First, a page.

‘I always hope that in the end the work will be physically present. That the works lead to essential questions is important. I don’t feel the weight [of tradition] because when I do them, I’m not thinking about the history, I’m thinking about the future’
‘I would rather talk with my hands and through forms and let these creatures live their own lives and tell their own stories. Avoiding certain fixed positions is important to me, avoiding being too classical or too predictable’
‘With this series, Schütte is working in a field which, over the last century, has raised the same question. From Aristide Maillol to Henry Moore through to the Cubist sculptors, the reclining female figure has provided the space in which artists have explored a range of different kinds of abstraction within an ostensibly figurative format’
‘There are figures that are exclamation marks – and others that are question marks’
On a vast steel plinth, a bronze woman crouches. As if emerging from – or melting back into – some amorphous raw material, the figure is embryonic. Her left arm is cut off clean before the elbow; her right ends in an undefined, paw-like hand. Her knees contort, extra joints appearing involute beneath ample thighs and a muscular torso. Her shoulders are cross-hatched with deep lines as if her scapulae are morphing into wings, or bear the impression of some vast creator’s oversized thumbprint. Head cocked to the left and hair in a rough-hewn ponytail, she wears an expression of quizzical poise. Thomas Schütte’s Bronzefrau Nr. 13 (2003), from his iconic series of eighteen Frauen (Women), recasts the towering figurative tradition of the female nude: taking cues from classical sculpture, the bronzes of Rodin and Maillol and the Modernist language of Moore and Picasso, the artist seizes figuration itself, in all its shifting guises, as his subject. The female form provides a site of revisionism and transformation, a highly-charged zone of rich historical depth in which Schütte probes the human condition in all its nuance and complexity. Born from a vigorous scepticism of established understandings of art and its institutions, Bronzefrau Nr. 13 poses a sophisticated critique, radically refashioning monumental sculpture as a mode of exploration and questioning that refuses the solidity of definitive answers. Non-didactic and anti-heroic, the work is a deeply compelling presence that asks just how malleable are the ways in which we make or receive meaning from art, and how it can change the ways we see ourselves.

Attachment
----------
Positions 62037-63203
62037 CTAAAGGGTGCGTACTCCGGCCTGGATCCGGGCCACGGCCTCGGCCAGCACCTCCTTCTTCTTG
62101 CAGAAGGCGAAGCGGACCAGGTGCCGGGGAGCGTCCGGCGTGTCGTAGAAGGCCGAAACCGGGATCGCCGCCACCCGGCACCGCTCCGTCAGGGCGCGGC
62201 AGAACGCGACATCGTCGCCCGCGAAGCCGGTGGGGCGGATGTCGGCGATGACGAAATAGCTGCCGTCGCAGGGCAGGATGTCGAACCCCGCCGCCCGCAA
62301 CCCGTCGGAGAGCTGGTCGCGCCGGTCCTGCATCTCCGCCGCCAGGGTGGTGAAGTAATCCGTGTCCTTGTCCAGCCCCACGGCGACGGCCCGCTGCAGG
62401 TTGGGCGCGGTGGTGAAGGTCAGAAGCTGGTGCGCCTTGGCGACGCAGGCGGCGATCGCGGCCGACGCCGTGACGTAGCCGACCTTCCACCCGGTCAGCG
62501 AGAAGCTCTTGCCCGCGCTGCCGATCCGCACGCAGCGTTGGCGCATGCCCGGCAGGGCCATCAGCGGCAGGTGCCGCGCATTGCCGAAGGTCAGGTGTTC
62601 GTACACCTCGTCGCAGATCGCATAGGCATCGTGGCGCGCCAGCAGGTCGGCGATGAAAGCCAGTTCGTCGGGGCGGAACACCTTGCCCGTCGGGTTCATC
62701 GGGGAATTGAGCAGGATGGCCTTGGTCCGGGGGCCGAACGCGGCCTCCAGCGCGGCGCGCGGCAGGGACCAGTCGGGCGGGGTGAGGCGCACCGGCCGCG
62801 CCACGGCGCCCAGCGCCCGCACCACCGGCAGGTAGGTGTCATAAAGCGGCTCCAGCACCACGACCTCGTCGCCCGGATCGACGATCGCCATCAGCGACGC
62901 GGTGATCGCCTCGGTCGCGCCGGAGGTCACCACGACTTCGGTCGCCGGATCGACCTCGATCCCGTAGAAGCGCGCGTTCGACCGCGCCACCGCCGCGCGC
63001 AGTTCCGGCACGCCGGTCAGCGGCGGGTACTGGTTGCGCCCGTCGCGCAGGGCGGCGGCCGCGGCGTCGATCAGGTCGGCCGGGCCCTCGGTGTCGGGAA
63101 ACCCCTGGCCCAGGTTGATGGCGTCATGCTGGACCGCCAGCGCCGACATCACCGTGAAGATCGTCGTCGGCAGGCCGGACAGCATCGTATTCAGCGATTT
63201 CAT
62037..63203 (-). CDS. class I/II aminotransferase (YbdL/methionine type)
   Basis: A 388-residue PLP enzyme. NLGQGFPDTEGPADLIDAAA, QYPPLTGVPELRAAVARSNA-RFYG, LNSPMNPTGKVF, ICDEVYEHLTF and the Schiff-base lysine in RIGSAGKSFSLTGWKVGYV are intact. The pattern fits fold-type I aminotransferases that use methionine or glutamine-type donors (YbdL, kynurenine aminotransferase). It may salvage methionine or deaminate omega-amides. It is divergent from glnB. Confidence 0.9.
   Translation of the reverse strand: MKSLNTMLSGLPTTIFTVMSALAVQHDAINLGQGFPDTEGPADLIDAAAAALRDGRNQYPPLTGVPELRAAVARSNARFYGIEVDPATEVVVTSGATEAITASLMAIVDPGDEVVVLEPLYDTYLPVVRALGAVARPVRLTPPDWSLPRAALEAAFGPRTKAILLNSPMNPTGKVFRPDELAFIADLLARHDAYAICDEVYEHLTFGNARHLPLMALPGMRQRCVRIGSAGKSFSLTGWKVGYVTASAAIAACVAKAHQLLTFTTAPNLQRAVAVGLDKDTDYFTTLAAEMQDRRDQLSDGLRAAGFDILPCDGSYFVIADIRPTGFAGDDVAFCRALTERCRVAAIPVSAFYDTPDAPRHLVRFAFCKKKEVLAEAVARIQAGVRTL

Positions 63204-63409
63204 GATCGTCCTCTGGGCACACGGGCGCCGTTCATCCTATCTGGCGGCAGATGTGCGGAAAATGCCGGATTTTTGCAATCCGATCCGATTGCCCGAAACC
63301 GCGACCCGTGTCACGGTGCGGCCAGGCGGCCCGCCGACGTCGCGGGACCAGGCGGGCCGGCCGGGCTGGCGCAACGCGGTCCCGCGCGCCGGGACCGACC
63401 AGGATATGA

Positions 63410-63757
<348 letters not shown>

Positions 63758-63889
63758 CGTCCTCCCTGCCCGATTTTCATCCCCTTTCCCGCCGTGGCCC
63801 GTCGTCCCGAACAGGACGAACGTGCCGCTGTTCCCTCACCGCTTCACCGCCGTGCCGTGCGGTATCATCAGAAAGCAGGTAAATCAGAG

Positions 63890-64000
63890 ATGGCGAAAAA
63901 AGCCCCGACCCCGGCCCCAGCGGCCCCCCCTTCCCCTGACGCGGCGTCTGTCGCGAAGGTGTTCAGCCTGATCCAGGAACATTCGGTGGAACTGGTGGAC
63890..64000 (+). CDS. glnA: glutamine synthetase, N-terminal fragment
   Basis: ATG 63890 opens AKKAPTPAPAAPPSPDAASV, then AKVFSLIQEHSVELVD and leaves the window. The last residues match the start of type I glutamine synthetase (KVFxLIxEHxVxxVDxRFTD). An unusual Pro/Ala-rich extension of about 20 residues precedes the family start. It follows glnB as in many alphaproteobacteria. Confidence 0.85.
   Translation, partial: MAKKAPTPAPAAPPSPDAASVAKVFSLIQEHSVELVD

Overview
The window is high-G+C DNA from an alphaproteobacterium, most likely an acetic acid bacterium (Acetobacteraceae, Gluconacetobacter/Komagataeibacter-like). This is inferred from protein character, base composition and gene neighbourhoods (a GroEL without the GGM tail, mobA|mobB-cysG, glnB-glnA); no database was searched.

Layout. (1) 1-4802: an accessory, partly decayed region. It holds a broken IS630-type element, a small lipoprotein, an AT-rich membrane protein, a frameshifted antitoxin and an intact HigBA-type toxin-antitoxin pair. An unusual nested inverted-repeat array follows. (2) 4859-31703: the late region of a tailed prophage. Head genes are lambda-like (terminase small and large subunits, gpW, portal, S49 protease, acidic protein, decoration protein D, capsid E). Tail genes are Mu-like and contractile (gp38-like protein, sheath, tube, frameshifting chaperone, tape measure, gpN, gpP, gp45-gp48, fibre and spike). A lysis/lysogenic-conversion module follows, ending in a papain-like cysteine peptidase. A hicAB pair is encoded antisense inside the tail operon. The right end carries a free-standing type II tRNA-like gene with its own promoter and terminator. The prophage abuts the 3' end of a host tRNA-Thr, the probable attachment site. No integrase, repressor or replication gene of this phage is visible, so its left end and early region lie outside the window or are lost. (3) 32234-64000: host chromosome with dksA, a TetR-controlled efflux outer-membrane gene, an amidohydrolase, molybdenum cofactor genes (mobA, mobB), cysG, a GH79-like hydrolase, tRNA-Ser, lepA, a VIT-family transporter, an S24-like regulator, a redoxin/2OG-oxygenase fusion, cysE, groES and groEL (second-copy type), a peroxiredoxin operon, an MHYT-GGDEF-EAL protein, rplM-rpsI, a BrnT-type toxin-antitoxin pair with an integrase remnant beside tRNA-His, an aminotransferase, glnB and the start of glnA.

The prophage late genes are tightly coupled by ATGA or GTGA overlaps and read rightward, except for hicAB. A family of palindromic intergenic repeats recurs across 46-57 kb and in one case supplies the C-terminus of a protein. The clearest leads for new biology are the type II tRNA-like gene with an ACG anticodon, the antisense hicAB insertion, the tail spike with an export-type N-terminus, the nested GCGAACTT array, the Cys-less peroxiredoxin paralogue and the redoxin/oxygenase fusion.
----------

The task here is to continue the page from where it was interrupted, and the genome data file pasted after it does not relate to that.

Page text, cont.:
Integral to our view of the work is its steel platform. The forms of the eighteen Frauen were selected from small ceramic maquettes, 120 of which Schütte made between 1997 and 1999, and each of which was fashioned from a single piece of clay together with its base. As Schütte tells it, they ‘are not drawn from nude models – it may come to that in the future – and neither are they modelled or sketched. They are all made from ceramic effusions [here Schütte is playing with the phonetic similarity of German “Guss” (cast) and “Erguss” (effusion)]. Which is why they are cast. I believe they are all effusions of some sort’ (T. Schütte, quoted in U. Loock, Thomas Schütte, Cologne 2004, p. 173). Scaled up in steel, the plinth brings forth a wealth of associations. Its functional, table-like legs deconstruct the traditionally solid and polished pedestal of large-scale sculpture, highlighting the dramaturgy inherent in the sculptor’s act of presentation. The contrast between the plinth’s rusted, sharp-edged metal and the sleek bronze figure in the present work heightens this disjunction. As well as a performative platform, it recalls an artist’s workbench, enhancing the sense that we are witness to a primary substance in the throes of formation. Schütte exposes the bare architecture of monumental sculpture, making his Bronzefrau an object of active inquiry rather than passive reception. Any mood of bland totemic grandeur is undercut. As Penelope Curtis has written of the series, this mode of staging makes the figures’ status enthrallingly uncertain. ‘Their heavy steel tables – even if alluding surreptitiously to the bed – function primarily as stands for sculpture … Schütte has a close and interesting relationship to the plinth; much of his earlier work involved fashioning some kind of stand for mannequins and his architectural models. Their sense of loneliness, combined with potentiality (a cross between the accused prisoner and the demagogue) has often effected a powerful mix. Set apart, on a platform, these figures seemed to be both in the dock and on the podium. Similarly there is something in the monumental women that combines power and vulnerability; they are at once like victims and idols’ (P. Curtis, ‘Reclining Sculpture,’ in Thomas Schütte: Hindsight, exh. cat. Museo Nacional Centro de Arte Reina Sofía, Madrid 2009, p. 54).